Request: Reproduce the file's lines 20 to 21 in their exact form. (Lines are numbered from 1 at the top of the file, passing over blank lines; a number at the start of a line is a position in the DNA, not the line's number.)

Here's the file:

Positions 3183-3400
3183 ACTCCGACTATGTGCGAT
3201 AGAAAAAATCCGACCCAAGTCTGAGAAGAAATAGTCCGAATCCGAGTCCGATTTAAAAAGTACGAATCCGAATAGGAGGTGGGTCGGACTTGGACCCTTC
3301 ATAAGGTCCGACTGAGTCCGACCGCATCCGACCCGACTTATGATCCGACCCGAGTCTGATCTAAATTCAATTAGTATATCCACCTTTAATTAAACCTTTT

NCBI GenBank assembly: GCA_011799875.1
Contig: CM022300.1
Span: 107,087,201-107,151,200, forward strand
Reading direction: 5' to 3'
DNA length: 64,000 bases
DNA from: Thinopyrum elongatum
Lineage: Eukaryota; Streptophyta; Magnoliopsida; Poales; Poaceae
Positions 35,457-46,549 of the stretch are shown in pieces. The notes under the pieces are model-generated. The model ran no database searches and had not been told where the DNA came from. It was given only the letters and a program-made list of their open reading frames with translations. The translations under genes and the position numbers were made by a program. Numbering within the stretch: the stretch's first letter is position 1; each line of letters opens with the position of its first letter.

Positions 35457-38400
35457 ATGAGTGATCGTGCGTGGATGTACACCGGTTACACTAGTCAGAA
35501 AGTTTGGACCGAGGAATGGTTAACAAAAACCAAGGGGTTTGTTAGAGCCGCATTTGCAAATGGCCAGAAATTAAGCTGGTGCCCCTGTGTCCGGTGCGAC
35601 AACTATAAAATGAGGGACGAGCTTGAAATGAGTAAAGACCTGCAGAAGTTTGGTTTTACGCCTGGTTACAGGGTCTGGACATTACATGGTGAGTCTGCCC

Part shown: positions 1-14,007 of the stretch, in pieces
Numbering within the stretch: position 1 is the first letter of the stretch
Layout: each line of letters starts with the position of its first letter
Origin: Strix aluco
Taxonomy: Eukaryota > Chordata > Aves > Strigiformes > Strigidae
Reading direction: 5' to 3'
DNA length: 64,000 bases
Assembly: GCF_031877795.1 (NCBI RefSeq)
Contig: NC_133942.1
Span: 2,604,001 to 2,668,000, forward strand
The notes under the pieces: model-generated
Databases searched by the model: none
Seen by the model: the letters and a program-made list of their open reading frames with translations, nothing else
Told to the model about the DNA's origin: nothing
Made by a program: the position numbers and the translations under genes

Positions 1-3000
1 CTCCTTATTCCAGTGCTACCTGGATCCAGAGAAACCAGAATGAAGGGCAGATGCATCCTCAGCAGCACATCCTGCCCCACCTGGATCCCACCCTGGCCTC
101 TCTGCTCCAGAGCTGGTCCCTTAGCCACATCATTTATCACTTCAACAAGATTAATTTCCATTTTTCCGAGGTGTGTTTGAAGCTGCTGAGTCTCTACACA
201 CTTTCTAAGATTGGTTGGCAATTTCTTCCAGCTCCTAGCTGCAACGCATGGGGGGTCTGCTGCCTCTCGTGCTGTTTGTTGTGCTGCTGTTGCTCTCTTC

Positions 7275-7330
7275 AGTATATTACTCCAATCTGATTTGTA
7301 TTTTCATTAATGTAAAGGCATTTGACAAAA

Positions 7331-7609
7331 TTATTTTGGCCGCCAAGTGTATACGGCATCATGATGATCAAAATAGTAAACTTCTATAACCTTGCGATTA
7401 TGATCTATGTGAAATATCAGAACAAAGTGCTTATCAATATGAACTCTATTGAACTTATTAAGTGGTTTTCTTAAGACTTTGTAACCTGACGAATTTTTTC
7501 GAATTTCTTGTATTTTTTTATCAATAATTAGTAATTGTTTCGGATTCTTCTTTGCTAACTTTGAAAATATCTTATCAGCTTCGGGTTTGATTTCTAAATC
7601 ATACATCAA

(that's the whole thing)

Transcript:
Origin: Strix aluco
Taxonomy: Eukaryota > Chordata > Aves > Strigiformes > Strigidae